1. Given two AC currents of the same intensity, eg 20 mA, but different frequency, 60 Hz and 20MHz, which one would be more likely to reach the heart ?

  2. I've read about the skin effect and how current tends to flow on the surface of a conductor. Does that apply to a dead human body at this particular context?

  3. Would the low frequency penetrate the dead body and reach the heart and the high frequency be confined to the skin?

  • $\begingroup$ Low frequency AC is more likely to cause heart fibrillation than high frequency AC. I suggest you do some reading on the hazards of electricity on the body. $\endgroup$
    – Ruben
    Feb 16, 2014 at 8:20
  • $\begingroup$ This would appear to be a question about Biology rather than physics. $\endgroup$
    – 410 gone
    Feb 16, 2014 at 23:28
  • 2
    $\begingroup$ This question appears to be off-topic because it is about biology and human physiology. $\endgroup$ Feb 17, 2014 at 2:59
  • $\begingroup$ This question appears to be off-topic because it belongs on biology.stackexchange.com. $\endgroup$ Feb 17, 2014 at 5:17
  • $\begingroup$ Ok let me fix it for you. $\endgroup$
    – stathisk
    Feb 17, 2014 at 5:29

1 Answer 1


This article is very good in describing the dangers of electricity, which I suggest you read. http://www.allaboutcircuits.com/vol_1/chpt_3/4.html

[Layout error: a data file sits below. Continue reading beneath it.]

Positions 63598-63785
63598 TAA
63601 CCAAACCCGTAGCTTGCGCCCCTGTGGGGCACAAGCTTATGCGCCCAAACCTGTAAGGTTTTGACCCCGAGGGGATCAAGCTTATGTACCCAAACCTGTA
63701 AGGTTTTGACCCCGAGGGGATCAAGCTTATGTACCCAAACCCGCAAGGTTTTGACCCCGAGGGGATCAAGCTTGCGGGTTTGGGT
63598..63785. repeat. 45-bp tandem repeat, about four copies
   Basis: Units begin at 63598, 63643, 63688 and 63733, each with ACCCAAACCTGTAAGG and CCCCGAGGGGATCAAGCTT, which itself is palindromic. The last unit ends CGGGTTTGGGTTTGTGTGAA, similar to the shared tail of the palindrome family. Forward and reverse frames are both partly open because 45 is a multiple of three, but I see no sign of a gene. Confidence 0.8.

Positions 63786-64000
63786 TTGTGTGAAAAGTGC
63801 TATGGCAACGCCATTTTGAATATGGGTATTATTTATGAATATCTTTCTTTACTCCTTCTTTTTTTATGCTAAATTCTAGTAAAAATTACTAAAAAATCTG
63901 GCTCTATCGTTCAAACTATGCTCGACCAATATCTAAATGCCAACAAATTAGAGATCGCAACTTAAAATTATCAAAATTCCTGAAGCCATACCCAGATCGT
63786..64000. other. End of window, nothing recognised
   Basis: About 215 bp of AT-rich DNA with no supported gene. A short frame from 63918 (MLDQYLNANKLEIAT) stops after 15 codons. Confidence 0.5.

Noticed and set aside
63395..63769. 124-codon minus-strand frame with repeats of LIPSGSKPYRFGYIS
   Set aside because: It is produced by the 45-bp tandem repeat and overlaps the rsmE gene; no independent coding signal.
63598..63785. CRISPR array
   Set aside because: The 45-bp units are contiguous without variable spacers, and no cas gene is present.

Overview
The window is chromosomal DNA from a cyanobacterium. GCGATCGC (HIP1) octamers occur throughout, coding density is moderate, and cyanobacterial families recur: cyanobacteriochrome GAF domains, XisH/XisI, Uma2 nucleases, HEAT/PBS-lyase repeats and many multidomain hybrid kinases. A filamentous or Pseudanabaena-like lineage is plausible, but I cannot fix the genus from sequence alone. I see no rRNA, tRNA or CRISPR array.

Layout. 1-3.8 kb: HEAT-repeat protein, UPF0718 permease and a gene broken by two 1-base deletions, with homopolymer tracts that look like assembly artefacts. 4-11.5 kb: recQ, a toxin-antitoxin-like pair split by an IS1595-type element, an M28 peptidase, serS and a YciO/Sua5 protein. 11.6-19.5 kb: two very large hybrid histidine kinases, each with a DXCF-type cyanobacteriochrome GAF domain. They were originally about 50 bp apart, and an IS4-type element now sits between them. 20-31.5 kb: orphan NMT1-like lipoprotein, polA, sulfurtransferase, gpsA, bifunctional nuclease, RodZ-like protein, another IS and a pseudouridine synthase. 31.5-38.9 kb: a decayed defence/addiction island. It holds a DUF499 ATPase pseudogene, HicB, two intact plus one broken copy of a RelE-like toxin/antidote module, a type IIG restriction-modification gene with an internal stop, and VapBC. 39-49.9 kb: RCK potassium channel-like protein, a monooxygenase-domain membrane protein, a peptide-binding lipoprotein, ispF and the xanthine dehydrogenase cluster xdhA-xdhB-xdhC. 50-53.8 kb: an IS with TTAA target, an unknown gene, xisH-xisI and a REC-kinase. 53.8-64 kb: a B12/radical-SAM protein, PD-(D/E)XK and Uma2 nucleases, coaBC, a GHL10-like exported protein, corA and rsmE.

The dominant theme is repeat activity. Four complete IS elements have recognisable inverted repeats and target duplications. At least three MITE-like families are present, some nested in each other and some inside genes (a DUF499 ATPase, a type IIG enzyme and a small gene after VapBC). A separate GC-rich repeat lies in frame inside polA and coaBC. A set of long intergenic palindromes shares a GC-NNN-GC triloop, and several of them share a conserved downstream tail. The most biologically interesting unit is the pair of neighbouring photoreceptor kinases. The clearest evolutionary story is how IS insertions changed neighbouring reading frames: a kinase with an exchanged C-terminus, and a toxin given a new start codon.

To summarise the article, $20\text{ mA}$ for $60\text{ Hz}$ causes "severe pain, difficulty breathing, loss of voluntary muscle control", whereas $20\text{ mA}$ for $10\text{ kHz}$ is in between "threshold of perception, and painful", but voluntary muscle control is maintained.

Thus, in general, low frequency AC is more dangerous than high frequency AC (when everything else is kept constant).

  • $\begingroup$ You mean low frequency AC is more dangerous ? $\endgroup$
    – stathisk
    Feb 17, 2014 at 4:35
  • $\begingroup$ @Zet My apologies, that is what I meant. $\endgroup$
    – Ruben
    Feb 17, 2014 at 7:41

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